Monday, 15 June 2009

‘Heart of Rage’ – James Swallow (Black Library)


I can’t remember the last time I listened to an audio book (and I’m not counting those storybook tapes I used to get when I was a kid...), it may be that I’ve never listened to one at all... Until now that is.
In the spirit of trying out new things on the blog, I thought I’d start trying to include more audio books on here. Has anyone got any recommendations for audio books that are worth me giving a go? I’ve very much enjoyed Black Library’s ‘Warhammer 40,000’ series of books and the news that they had a new audio book coming out seemed like the best time to jump straight in...

The Imperial Navy Frigate ‘Emathia’ has discovered a half dead Tyranid (think Aliens but with a lot more teeth!) hive ship floating through space; such a discovery could prove invaluable to the Imperial war effort against this particular xenos threat... One boarding party has already gone missing but the prize at stake means that the Tyranid ship must be taken. Enter the Blood Angels Space Marines.
Brother Librarian Nord and Brother Sergeant Kale head up a squad of Space Marines tasked with locating the lost party and securing the Tyranid ship. However, there is more to this mission than there seems, what lies on board the alien vessel will threaten both their bodies and their very souls...

This may seem like an incredibly obvious thing to say but I found there to be a big difference between listening to an audio book and reading a regular book. I read pretty quickly but this time I wasn’t going at my pace, I was being led at someone else’s... This meant that I had to hit rewind more than once as the story got away from me! Once I got used to the pace though I found ‘Heart of Rage’ fairly easy to keep up with.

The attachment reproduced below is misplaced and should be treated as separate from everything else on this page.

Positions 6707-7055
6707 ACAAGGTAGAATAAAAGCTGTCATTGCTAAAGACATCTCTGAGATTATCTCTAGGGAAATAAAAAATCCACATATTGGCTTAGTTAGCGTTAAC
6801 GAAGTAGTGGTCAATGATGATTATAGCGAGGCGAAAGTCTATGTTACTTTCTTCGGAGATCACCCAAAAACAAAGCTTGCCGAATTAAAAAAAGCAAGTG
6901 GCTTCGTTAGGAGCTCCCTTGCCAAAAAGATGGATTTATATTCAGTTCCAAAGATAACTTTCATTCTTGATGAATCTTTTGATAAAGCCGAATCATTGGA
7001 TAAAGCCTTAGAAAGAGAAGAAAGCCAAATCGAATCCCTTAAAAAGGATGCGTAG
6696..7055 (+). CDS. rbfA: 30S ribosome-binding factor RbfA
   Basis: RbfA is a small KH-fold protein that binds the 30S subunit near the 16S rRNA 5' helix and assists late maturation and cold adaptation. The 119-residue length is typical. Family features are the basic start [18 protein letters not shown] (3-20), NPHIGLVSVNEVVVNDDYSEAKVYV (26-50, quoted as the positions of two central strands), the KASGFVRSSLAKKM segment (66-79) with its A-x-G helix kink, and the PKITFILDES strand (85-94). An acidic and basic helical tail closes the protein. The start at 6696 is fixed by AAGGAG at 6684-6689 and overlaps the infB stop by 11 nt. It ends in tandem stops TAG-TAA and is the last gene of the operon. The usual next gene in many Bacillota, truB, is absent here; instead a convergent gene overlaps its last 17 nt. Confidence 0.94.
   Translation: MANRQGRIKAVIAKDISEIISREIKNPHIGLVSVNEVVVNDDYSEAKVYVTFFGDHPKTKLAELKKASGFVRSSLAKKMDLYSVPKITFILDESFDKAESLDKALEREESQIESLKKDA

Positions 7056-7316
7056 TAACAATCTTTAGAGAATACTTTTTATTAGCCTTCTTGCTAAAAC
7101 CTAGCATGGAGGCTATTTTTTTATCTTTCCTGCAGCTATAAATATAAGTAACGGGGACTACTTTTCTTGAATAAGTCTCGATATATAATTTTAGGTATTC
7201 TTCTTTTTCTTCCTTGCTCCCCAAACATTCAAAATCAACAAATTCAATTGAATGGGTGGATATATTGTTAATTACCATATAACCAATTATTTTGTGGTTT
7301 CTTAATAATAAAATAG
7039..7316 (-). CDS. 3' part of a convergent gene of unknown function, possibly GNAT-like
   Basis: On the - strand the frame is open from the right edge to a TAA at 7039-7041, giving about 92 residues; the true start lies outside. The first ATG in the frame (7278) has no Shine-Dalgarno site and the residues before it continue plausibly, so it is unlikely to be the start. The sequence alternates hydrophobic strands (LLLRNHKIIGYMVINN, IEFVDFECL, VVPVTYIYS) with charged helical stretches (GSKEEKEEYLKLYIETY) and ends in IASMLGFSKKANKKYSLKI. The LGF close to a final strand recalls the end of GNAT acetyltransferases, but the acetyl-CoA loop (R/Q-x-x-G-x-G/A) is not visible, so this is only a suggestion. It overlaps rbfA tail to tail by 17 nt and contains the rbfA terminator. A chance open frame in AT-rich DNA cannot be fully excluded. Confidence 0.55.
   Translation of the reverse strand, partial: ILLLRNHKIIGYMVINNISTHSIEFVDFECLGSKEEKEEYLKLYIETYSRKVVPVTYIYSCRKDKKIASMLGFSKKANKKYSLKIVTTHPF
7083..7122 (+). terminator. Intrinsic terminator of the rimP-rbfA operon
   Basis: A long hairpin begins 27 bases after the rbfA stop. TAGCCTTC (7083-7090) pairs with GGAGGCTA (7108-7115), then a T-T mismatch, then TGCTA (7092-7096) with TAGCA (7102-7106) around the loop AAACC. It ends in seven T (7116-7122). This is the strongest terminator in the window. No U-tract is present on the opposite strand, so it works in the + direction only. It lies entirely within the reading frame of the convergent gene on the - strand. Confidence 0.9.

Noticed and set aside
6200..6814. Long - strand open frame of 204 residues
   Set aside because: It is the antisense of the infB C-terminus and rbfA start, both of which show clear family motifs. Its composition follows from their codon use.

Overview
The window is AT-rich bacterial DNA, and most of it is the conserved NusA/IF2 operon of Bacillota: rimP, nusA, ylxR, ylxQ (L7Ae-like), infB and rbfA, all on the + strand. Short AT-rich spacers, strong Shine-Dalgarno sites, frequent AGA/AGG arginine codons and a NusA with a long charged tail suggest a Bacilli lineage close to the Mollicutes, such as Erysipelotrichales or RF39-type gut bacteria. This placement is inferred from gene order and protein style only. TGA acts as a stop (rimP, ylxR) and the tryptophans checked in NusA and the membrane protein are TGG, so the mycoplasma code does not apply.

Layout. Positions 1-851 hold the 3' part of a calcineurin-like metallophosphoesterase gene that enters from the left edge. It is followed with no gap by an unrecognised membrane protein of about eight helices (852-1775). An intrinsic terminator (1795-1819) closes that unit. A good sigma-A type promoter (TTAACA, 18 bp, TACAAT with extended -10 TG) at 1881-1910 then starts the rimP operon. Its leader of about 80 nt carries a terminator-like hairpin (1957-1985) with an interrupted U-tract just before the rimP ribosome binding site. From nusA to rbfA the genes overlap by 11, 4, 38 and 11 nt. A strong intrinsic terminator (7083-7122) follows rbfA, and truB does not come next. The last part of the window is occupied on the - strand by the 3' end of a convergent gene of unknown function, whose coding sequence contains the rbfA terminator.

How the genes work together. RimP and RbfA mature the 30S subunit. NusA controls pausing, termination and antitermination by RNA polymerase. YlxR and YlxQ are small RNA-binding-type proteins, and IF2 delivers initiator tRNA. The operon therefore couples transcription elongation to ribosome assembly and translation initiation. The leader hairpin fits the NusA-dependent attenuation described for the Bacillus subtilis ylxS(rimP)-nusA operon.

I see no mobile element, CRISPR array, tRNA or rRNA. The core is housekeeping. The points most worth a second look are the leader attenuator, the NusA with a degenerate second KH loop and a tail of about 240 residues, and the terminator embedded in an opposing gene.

Toby Longworth takes on the voices for all of the characters, as well as being the narrator, and I thought he did a good job all round. Longworth gives each character a voice and mannerisms of their own; they’re all very much individuals and you’re never in any doubt which character you are listening to.
I also loved the sound effects that went with each scene; while the prose is a little light on descriptive pieces this is more than made up for by the rattling of gunfire, the arcane noises of an Imperial Frigate and the underfoot squelching of alien organic matter. The makers of the audio book really went all out for atmosphere and got it bang on as far as I was concerned.

The story itself is a fairly simple ‘mission on a haunted star ship’ that has new light thrown on it by the Blood Angels’ genetic ‘taint’ and how this affects the confrontation right at the climax. I haven’t read a lot of stuff by James Swallow but it seems that whenever I pick his books up there’s always a deserted/haunted star ship involved. Can anyone tell me if he’s written anything that isn’t set in a deserted/haunted star ship? ‘Heart of Rage’ is no exception and I’m starting to get a little tired of this setting. As I mentioned, the descriptive passages are played down (in favour of the sound effects) and this gives the story a light weight feeling. I was also left wondering if the story was limited by the space available on the CD (seventy five minutes) of which there was only one in the case.